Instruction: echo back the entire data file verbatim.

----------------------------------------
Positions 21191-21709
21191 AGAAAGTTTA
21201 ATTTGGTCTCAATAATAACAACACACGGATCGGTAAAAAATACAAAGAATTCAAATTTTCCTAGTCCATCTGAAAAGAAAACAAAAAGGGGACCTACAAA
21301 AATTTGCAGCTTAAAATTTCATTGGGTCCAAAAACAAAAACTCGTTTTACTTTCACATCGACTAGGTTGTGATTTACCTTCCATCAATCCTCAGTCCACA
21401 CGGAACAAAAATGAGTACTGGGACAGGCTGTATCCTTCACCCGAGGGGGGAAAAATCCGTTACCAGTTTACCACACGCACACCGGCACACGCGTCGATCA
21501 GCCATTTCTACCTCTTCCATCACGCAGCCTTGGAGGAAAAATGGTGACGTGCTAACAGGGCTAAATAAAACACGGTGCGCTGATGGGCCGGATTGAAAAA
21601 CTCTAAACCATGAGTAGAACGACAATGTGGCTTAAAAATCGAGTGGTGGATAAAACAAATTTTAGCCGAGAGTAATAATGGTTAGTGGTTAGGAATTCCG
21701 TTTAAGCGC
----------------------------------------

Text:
Positions 21191-21709
21191 AGAAAGTTTA
21201 ATTTGGTCTCAATAATAACAACACACGGATCGGTAAAAAATACAAAGAATTCAAATTTTCCTAGTCCATCTGAAAAGAAAACAAAAAGGGGACCTACAAA
21301 AATTTGCAGCTTAAAATTTCATTGGGTCCAAAAACAAAAACTCGTTTTACTTTCACATCGACTAGGTTGTGATTTACCTTCCATCAATCCTCAGTCCACA
21401 CGGAACAAAAATGAGTACTGGGACAGGCTGTATCCTTCACCCGAGGGGGGAAAAATCCGTTACCAGTTTACCACACGCACACCGGCACACGCGTCGATCA
21501 GCCATTTCTACCTCTTCCATCACGCAGCCTTGGAGGAAAAATGGTGACGTGCTAACAGGGCTAAATAAAACACGGTGCGCTGATGGGCCGGATTGAAAAA
21601 CTCTAAACCATGAGTAGAACGACAATGTGGCTTAAAAATCGAGTGGTGGATAAAACAAATTTTAGCCGAGAGTAATAATGGTTAGTGGTTAGGAATTCCG
21701 TTTAAGCGC